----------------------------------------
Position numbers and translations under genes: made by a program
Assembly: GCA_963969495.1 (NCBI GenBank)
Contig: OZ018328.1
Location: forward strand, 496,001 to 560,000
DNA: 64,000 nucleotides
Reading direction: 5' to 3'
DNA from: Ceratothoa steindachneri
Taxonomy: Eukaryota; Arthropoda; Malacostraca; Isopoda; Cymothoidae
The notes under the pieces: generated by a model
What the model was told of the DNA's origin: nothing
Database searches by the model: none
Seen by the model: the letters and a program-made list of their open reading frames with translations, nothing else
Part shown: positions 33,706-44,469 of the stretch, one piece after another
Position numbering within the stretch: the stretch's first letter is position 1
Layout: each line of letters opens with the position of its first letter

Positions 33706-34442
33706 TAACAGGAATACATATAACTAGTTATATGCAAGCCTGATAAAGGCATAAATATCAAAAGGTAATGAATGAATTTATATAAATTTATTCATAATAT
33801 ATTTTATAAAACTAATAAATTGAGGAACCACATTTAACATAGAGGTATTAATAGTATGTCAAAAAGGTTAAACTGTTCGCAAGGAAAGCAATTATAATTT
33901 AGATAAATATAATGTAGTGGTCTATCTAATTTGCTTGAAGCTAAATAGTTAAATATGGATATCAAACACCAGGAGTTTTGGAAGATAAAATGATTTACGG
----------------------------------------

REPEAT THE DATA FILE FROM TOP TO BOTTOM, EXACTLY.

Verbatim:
Position numbers and translations under genes: made by a program
Assembly: GCA_963969495.1 (NCBI GenBank)
Contig: OZ018328.1
Location: forward strand, 496,001 to 560,000
DNA: 64,000 nucleotides
Reading direction: 5' to 3'
DNA from: Ceratothoa steindachneri
Taxonomy: Eukaryota; Arthropoda; Malacostraca; Isopoda; Cymothoidae
The notes under the pieces: generated by a model
What the model was told of the DNA's origin: nothing
Database searches by the model: none
Seen by the model: the letters and a program-made list of their open reading frames with translations, nothing else
Part shown: positions 33,706-44,469 of the stretch, one piece after another
Position numbering within the stretch: the stretch's first letter is position 1
Layout: each line of letters opens with the position of its first letter

Positions 33706-34442
33706 TAACAGGAATACATATAACTAGTTATATGCAAGCCTGATAAAGGCATAAATATCAAAAGGTAATGAATGAATTTATATAAATTTATTCATAATAT
33801 ATTTTATAAAACTAATAAATTGAGGAACCACATTTAACATAGAGGTATTAATAGTATGTCAAAAAGGTTAAACTGTTCGCAAGGAAAGCAATTATAATTT
33901 AGATAAATATAATGTAGTGGTCTATCTAATTTGCTTGAAGCTAAATAGTTAAATATGGATATCAAACACCAGGAGTTTTGGAAGATAAAATGATTTACGG